Historic PAFA adapts to the present, reimagines its future

When leaders of Pennsylvania Academy of the Fine Arts in Philadelphia embarked on a journey with EmcArts last fall, they needed a safe space to step out of their comfort zone and take a risk.

That’s exactly what they, along with peers from 15 other arts and culture organizations in the city, found when they gathered for Building the Capacity to Innovate and Adapt | Philadelphia, a program funded by the Knight Foundation and facilitated by EmcArts. The cohort wrapped up a series of six workshops in January.

PAFA, the first art museum and school in the country, is known for featuring experimental art in its Historic Landmark Building. Now it is planning an experiment of its own — an exhibition of potentially epic proportions involving partnerships with noted contemporary artists as well as other historic sites and institutions in Philadelphia.

Affixed to center wall: Alex Da Corte, Street View (Hoagiefest), 2019. Phototex, dimensions variable.Courtesy the artist, Karma, NY and Sadie Coles HQ, London.Center: Thomas Birch, Perry’s Victory on Lake Erie, ca. 1814. Oil on canvas, 66 x 96 ½ inches, gift of Mrs. Charles H. A. Esling.Installation view: Ancient History of the Distant Future, Pennsylvania Academy of the Fine Arts, September 26, 2019 –February 2, 2020. Photo by Barbara Katus, courtesy Pennsylvania Academy of the Fine Arts, Philadelphia.

How to experiment with art in its historic building emerged as one of PAFA’s biggest challenges during the workshops series, noted Sarah Spencer, Assistant to Museum Director Brooke Davis Anderson.

“PAFA is this historic landmark in the city and it’s hard to bring change to a space that people see as a permanent,” Sarah explained. “We began to look into reevaluating that identity and showing that the building itself is a work of art that can evolve and be a space for experimentation.”

Toward that end, the PAFA team began planning a series of community gatherings with artists to explore new ways to engage with American art. PAFA hosted its first “Town Hall” meeting in March to generate ideas — and struck gold.

“One of the things that emerged was a premise for an exhibition,” Sarah said. “We want to partner with contemporary artists like Alison Saar, Alex Da Corte, Kerry James Marshall, and with local historic sites and institutions, to create artwork that looks at the future of the U.S. through the lens of its most revered objects.”

Saar addresses ideas of race and gender through her figurative sculptures; Da Corte explores consumerism, pop culture and mythology through painting, sculpture and video. Marshall, a painter, delves into the marginalization of everyday African-Americans through his work.

Under the leadership of PAFA’s Curator of Contemporary Art, Jodi Throckmorton, Rising Sun: History and Debate in 21st Century American Art plans to open in the fall of 2022. The exhibition derives its name from the “Rising Sun” chair in Independence Hall. As history tells it, when Benjamin Franklin watched his fellow countrymen sign the Constitution he was struck by an image of the sun on the back of President George Washington’s chair. With its shape only halfway revealed on the horizon, Franklin later mused about whether the sun was rising or setting.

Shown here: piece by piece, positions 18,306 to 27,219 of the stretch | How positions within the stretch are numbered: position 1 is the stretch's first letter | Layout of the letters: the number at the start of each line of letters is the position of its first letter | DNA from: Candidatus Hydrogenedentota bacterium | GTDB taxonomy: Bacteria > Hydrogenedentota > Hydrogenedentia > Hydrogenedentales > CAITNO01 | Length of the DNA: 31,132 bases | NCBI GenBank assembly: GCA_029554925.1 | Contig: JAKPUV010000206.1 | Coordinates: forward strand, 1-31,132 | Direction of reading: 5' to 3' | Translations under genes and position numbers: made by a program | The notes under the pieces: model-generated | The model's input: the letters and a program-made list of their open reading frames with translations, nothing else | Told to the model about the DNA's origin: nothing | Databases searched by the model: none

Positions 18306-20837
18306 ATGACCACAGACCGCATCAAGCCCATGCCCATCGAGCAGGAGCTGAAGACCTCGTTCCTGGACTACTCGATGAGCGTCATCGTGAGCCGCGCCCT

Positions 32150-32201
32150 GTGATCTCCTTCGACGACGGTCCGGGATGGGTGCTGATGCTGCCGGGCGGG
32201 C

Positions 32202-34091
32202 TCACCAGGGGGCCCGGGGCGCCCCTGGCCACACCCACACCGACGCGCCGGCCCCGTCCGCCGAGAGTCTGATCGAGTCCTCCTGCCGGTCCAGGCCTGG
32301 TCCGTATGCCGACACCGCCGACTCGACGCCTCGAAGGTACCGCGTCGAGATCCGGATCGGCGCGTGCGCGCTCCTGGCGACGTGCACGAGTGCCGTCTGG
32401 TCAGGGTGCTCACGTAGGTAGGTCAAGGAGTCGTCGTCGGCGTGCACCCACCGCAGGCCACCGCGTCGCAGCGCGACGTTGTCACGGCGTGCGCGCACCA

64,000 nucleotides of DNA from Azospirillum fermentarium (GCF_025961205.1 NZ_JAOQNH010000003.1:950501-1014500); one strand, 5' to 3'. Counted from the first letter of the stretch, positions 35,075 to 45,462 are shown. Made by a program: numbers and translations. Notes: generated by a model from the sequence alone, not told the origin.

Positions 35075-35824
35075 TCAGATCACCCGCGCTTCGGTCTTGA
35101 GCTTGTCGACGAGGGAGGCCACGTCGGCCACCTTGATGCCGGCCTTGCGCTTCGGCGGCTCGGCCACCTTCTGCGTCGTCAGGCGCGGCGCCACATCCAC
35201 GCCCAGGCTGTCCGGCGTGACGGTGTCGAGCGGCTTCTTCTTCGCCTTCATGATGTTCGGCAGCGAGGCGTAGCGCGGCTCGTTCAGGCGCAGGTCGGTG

“Philadelphia is a huge creative space, in many ways historically,” Sarah said. “We really embrace working collaboratively, and by extending the invitation to our partners, it will make the exhibition a huge celebration for the city.”

Kerry James Marshall(b. 1950), Vignette (Wishing Well), 2010. Color aquatint, spit bite aquatint and sugar lift aquatint with softground and hardground etching, scrape and burnish, drypoint and collage, 44 3/4 x 33 1/2 in. Published by Paulson Fontaine Press. PAFA, Museum Purchase.©Kerry James Marshall, Courtesy of the artist and Jack Shainman Gallery, New York

PAFA is using the $10,000 it received from the Knight Foundation for completing the EmcArts program to subsidize planning for the exhibition, including two additional community meetings. Because of limitations posed by COVID-19, the gatherings likely will be virtual in format.

“These gatherings provide a space where we can dive into ideas and generate points to move forward with. We’re hoping to see more collaborative work going forward and to bring in many voices to help with this project,” Sarah said.

“This is going to be very different for PAFA — these will be primarily large installation works — and it is going to be exciting for us to see how the Historic Landmark Building will be reinvigorated and made into an active space that we haven’t seen before.”

The exhibition dovetails nicely with PAFA’s mission: to promote the transformational power of art and art making.

“We are an American art museum, so we have to think about how to show the American art story in a way that is diverse,” Sarah noted, “but more importantly, in a way that creates audience engagement and reimagines the multifaceted nature of our relationship with American Art.”

The Philadelphia program is part of EmcArts’ Workshop Series on the Adaptive Organization offered thanks to the generous contribution of the Knight Foundation. The PAFA team considered the work a valuable investment of time and resources, Sarah said.

“PAFA wants to be a part of organizations that dive into active learning and understanding. Being adaptive shows that an organization can change and can grow. “

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